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Encyclopedia > National Action

National Action was an Australian political party that was said to be on the far-right of the political spectrum. It had no representatives in any Australian parliament, at either state or national level. Its ideology dictated that it remain outside the "political system". A political party is an organization that seeks to attain political power within a government, usually by participating in electoral campaigns. ... Far right, extreme right, ultra-right, radical right, or hard right are terms used to discuss the relative position a group or person occupies within a political spectrum. ...


Its policies included the deportation of asylum seekers and the termination of Aboriginal native title. For this reason, National Action was alleged to be racist and xenophobic. National Action also espoused theories that a New World Order is taking over the world and must be stopped. They were accused of being a neo-nazi party as its "chairman" James Saleam Ph.D. was a member of the Australian Nazi party in the 1970s. National Action claimed, however, that it was a "National Bolshevik" party. Saleam claimed that the party was led collectively. An African-American man drinks out of the colored only water cooler at a racially segregated street car terminal in the United States in 1939. ... Look up xenophobia in Wiktionary, the free dictionary. ... The term new world order has been used to refer to a new period of history evidencing a dramatic change in world political thought and the balance of power. ... The terms Neo-Nazism and Neo-Fascism refer to any social or political movement to revive Nazism or Fascism, respectively, and postdates the Second World War. ... Flag of the National Bolsheviks. ...


National Action was a fringe group that never obtained a popular following for a number of possible reasons:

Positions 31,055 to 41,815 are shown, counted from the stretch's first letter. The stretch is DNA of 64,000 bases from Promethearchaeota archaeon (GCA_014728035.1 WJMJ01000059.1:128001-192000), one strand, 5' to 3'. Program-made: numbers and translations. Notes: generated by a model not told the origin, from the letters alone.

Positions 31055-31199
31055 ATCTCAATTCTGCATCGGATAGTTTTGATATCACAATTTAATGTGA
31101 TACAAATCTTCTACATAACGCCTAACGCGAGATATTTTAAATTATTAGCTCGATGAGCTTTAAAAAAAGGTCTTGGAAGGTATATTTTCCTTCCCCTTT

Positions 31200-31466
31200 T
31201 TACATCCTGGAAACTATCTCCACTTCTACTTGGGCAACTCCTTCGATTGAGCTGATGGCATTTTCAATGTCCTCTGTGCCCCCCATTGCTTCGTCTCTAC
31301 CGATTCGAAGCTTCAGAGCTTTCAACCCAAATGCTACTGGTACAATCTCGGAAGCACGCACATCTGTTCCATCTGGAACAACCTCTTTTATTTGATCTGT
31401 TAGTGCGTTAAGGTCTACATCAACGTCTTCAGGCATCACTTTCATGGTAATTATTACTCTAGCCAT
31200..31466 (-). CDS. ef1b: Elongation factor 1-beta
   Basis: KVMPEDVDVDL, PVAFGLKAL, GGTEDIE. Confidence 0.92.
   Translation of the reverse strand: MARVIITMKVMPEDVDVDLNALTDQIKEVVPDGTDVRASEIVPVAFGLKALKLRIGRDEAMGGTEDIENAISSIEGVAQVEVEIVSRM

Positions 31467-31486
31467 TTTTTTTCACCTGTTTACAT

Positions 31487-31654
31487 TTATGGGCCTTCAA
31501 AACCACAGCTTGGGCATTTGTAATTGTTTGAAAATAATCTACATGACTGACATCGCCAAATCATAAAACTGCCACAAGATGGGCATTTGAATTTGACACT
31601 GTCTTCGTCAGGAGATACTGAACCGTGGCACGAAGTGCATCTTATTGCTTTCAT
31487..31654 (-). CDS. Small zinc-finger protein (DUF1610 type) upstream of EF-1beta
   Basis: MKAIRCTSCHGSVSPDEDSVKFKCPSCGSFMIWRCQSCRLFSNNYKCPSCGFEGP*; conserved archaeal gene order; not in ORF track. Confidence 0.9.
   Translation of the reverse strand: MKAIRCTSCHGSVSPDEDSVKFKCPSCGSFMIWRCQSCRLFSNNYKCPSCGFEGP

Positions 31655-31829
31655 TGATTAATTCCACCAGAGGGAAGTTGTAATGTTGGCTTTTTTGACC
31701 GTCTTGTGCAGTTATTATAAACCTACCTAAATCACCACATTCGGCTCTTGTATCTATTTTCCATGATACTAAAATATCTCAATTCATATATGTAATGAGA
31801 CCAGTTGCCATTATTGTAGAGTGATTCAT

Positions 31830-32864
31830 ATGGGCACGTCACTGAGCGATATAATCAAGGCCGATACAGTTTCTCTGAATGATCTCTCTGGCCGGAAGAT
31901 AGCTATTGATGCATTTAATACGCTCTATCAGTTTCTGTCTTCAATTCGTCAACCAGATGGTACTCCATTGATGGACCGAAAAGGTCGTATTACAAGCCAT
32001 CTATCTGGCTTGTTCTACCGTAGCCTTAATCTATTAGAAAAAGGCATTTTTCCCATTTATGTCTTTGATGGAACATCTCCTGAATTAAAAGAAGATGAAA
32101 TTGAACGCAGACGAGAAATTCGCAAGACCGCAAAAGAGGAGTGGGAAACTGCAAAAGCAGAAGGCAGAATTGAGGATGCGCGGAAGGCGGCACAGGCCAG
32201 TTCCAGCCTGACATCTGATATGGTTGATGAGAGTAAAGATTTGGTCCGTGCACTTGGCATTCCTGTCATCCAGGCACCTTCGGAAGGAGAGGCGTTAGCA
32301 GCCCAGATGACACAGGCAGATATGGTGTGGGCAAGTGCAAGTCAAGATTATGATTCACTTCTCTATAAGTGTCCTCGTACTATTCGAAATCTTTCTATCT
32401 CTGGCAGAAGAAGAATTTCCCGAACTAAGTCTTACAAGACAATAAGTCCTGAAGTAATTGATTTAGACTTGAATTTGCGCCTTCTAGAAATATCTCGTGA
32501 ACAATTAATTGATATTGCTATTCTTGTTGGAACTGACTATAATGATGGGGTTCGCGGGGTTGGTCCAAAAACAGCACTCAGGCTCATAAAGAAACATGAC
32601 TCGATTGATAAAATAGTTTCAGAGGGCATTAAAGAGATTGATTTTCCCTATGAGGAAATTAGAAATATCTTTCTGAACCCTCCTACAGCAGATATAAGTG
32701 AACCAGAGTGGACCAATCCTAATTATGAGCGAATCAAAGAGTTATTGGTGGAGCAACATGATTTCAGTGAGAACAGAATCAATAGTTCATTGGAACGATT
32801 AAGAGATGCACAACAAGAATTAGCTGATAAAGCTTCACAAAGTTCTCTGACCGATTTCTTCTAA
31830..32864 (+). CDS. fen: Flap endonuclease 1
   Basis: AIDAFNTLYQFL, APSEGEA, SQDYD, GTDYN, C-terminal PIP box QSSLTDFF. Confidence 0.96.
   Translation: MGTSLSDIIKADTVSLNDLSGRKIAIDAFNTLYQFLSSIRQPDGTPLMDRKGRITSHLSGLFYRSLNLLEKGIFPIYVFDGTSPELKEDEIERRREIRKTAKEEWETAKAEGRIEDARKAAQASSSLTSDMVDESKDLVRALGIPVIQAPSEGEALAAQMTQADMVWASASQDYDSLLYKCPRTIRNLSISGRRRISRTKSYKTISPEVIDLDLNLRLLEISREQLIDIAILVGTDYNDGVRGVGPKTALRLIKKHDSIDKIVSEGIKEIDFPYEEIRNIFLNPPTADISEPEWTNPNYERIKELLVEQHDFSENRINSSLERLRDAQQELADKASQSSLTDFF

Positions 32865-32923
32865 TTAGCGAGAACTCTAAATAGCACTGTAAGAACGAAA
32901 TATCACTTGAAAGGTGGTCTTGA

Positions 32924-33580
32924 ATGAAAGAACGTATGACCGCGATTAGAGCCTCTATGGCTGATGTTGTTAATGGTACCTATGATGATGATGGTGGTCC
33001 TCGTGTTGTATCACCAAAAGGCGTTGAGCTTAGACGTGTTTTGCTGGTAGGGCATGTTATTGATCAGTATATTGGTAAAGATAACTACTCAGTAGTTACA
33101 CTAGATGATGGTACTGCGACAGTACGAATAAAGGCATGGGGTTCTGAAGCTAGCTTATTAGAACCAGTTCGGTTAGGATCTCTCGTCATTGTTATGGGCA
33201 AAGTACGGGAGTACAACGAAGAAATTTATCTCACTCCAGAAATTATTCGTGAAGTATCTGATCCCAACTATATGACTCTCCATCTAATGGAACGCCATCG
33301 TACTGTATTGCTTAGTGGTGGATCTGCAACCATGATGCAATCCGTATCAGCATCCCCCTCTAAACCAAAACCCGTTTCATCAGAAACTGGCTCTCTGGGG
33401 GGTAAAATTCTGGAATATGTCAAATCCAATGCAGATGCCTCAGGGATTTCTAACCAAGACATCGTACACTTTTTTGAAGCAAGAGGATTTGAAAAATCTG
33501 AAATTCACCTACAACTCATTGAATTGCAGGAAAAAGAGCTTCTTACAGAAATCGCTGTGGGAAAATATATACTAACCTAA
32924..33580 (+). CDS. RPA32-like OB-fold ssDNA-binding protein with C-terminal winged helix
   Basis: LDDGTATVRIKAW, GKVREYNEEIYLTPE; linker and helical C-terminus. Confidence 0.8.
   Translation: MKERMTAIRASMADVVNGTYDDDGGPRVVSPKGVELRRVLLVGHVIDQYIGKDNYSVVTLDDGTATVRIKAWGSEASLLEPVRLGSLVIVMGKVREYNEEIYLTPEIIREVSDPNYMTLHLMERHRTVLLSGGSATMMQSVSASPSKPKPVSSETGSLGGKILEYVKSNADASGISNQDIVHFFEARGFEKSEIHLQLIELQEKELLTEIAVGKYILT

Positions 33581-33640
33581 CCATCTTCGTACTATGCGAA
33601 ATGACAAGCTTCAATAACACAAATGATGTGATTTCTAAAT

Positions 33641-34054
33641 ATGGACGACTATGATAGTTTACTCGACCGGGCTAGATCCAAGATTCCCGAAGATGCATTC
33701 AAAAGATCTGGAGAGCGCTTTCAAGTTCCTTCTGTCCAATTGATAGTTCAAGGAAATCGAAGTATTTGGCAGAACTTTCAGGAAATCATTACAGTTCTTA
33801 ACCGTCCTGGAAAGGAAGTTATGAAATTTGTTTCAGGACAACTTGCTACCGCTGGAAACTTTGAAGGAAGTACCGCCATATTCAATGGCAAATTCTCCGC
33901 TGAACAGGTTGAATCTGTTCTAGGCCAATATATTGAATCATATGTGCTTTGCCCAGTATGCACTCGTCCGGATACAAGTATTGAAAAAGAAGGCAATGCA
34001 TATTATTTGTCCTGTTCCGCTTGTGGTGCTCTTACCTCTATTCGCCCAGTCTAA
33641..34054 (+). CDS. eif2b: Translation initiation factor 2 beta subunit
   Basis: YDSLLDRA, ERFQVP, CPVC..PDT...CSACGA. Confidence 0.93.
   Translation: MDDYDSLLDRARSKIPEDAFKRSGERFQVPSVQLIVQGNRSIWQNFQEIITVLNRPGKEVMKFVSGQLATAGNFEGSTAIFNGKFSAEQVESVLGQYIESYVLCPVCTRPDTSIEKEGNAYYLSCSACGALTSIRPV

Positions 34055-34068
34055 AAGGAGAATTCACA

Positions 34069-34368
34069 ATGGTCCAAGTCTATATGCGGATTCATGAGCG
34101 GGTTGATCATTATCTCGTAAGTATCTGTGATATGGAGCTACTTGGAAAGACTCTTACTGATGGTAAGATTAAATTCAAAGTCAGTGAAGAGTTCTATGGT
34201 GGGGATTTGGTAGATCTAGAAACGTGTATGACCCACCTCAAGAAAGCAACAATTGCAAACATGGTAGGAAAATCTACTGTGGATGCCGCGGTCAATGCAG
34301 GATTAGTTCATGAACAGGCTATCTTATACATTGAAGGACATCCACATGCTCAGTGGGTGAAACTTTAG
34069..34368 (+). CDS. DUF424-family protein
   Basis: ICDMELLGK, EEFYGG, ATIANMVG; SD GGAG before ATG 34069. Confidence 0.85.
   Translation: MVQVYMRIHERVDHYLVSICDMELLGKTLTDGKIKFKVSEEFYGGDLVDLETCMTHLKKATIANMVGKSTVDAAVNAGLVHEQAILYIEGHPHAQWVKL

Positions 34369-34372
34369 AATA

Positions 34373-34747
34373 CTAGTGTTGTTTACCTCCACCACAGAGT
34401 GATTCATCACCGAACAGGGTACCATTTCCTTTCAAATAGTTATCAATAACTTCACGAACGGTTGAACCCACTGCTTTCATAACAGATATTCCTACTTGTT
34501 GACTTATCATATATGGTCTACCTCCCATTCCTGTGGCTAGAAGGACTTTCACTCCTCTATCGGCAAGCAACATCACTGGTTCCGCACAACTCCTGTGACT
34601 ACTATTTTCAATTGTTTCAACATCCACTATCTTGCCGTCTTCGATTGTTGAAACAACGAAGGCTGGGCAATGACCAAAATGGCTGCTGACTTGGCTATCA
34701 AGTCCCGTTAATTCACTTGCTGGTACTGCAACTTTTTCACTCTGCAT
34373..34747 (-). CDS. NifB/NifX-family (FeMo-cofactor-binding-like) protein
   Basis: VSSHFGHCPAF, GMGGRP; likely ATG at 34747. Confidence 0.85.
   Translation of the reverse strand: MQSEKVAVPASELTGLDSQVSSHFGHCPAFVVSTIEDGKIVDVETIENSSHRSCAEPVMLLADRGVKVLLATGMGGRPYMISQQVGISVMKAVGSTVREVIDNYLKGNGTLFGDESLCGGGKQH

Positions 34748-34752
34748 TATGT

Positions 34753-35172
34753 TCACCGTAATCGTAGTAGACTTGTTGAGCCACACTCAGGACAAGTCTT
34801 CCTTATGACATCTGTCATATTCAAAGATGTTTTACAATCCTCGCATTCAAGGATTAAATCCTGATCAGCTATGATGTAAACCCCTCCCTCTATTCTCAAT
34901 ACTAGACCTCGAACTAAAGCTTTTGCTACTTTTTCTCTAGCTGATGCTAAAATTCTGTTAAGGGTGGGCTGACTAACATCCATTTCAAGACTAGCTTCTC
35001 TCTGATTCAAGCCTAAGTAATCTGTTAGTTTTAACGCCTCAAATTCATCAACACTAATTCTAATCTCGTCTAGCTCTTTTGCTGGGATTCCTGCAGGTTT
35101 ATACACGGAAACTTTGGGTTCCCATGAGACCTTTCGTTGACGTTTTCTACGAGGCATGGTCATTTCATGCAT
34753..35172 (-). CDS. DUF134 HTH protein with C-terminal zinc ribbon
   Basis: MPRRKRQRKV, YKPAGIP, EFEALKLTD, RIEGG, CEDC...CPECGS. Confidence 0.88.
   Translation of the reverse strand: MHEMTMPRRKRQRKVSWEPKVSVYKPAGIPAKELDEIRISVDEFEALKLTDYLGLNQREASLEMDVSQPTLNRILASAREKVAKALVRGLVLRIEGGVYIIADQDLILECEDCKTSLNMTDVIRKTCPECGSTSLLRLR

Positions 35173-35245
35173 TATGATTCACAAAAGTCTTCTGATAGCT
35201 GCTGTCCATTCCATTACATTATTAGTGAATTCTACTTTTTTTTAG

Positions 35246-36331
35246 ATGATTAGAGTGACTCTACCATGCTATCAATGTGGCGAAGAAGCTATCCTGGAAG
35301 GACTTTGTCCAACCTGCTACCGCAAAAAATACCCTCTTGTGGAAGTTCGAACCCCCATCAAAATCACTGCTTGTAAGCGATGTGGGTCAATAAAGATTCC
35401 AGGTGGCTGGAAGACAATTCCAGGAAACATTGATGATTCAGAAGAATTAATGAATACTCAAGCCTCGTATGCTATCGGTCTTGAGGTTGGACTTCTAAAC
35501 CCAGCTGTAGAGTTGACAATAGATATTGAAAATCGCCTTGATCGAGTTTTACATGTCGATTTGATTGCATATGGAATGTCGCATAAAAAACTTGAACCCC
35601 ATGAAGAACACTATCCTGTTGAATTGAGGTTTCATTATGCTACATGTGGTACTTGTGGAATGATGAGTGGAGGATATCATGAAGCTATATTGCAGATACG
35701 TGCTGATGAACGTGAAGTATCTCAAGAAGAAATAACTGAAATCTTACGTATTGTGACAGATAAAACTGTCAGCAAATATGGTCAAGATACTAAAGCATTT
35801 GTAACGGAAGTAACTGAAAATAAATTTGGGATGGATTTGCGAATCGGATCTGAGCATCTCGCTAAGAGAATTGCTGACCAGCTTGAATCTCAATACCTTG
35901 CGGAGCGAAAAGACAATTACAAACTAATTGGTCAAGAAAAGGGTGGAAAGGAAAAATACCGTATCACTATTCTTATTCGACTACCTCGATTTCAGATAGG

• of its use of terrorism and intimidation against perceived enemies and rival "racial-nationalists";
  • Saleam was convicted of insurance fraud in 1988;
  • the public peception that it was a criminal gang; and
  • its plans to fire-bomb a political rival's home and to murder anti-Apartheid activist Eddie Funde.

Saleam was imprisoned in 1991 for the plot against Funde. Terrorism, as defined by the United States Department of Defense, is the calculated use of unlawful violence to inculcate fear; intended to coerce or intimidate governments or societies in pursuit of goals that are generally political, religious, or ideological. ... A segregated beach in South Africa, 1982. ... 1991 (MCMXCI) was a common year starting on Tuesday of the Gregorian calendar. ...


In the mid-1990s, the success of the right wing One Nation Party led many National Action members to join One Nation to promote a broad far-right, anti-immigration agenda within the party. The subsequent implosion of One Nation (which was partially due to Saleam's machinations to take over One Nation) stymied this plan. The 1990s decade refers to the years from 1990 to 1999, inclusive. ... One Nation is a conservative, nationalist and protectionist political group in Australia. ...


In recent years, attempts have been made to resurrect the party by Michael Brander, a rival of Saleam. These plans have had little impact due to the loss of Dr. Saleam's credibility amongst ex-members and other "racial-nationalists", many of whom had been attacked physically or slandered by Saleam. Saleam is often said by rivals on the racial right to be of part Lebanese origin, an allegation which he has denied on many occasions. Michael Brander, however is half Irish half Spanish.


National Action co-founder David Greason's book, I was a Teenage Fascist, tells of his time within the Australian neo-Nazi movement and the events behind the founding of National Action.


References

  • "The Tale of Jack and Jim", by Matthew Collins, The Review, November 2002. (Hostile account of Saleam, Brander, and others involved in NA.)

 
 

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